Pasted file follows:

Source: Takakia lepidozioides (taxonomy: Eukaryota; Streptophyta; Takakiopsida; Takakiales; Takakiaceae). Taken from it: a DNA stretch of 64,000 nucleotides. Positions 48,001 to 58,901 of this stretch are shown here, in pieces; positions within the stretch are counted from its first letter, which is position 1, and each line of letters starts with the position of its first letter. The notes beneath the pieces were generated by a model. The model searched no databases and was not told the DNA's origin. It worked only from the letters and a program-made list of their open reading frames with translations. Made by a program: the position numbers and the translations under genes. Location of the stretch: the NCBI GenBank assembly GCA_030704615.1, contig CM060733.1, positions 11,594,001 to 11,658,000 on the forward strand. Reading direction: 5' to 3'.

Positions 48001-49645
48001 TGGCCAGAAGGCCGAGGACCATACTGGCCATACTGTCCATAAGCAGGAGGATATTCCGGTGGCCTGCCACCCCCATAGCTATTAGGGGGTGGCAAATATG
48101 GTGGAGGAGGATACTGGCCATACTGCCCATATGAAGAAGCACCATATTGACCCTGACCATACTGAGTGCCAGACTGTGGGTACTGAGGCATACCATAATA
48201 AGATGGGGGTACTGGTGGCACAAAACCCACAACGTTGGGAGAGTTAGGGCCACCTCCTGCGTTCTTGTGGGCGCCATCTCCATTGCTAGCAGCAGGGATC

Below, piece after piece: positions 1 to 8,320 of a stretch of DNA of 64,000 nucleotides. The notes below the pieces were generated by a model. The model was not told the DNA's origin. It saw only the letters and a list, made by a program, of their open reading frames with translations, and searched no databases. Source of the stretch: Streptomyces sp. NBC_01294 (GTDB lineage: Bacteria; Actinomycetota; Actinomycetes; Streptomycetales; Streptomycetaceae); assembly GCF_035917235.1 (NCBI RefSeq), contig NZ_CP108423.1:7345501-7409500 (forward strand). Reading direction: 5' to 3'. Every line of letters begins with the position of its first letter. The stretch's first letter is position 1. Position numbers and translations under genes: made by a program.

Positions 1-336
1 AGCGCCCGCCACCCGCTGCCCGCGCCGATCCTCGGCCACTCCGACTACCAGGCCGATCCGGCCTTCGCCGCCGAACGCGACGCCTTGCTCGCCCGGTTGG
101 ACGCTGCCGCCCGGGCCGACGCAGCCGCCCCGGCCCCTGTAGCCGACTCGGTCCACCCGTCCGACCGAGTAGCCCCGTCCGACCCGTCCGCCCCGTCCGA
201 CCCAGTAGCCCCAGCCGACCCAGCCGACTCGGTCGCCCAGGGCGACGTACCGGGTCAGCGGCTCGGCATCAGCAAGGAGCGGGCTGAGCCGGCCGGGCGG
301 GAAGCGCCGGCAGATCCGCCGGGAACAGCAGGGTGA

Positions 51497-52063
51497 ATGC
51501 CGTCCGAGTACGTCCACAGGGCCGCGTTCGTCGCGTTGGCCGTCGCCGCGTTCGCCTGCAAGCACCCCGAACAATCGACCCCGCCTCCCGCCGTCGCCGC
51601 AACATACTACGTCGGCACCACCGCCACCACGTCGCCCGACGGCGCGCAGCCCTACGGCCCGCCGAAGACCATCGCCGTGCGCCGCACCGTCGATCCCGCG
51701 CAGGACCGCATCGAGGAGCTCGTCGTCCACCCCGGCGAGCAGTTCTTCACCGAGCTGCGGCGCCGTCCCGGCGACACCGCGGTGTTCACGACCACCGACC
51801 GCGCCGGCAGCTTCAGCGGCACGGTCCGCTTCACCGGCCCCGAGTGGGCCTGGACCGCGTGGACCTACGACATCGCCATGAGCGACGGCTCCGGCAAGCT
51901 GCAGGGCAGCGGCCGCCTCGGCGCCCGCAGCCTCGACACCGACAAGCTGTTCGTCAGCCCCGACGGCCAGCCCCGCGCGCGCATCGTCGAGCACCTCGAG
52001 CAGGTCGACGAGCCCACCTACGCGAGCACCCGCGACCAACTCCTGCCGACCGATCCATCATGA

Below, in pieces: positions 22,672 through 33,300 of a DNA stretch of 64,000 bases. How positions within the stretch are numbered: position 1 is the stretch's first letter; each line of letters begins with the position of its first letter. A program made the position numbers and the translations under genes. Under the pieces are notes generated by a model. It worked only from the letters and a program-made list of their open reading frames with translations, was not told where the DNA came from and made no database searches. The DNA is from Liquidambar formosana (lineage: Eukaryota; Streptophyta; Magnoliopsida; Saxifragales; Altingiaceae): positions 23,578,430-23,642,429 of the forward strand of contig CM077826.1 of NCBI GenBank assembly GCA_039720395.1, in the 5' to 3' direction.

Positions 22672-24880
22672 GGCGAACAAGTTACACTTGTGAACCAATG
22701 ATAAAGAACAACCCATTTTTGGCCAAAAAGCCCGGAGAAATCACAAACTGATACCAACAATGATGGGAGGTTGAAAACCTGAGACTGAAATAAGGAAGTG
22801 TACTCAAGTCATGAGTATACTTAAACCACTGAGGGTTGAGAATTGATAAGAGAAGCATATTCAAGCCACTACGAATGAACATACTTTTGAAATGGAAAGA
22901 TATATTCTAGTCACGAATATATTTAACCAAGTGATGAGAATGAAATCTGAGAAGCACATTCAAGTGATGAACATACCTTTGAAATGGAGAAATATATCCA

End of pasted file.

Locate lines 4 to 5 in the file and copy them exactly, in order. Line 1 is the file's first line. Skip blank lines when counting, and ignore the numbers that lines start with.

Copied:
48101 GTGGAGGAGGATACTGGCCATACTGCCCATATGAAGAAGCACCATATTGACCCTGACCATACTGAGTGCCAGACTGTGGGTACTGAGGCATACCATAATA
48201 AGATGGGGGTACTGGTGGCACAAAACCCACAACGTTGGGAGAGTTAGGGCCACCTCCTGCGTTCTTGTGGGCGCCATCTCCATTGCTAGCAGCAGGGATC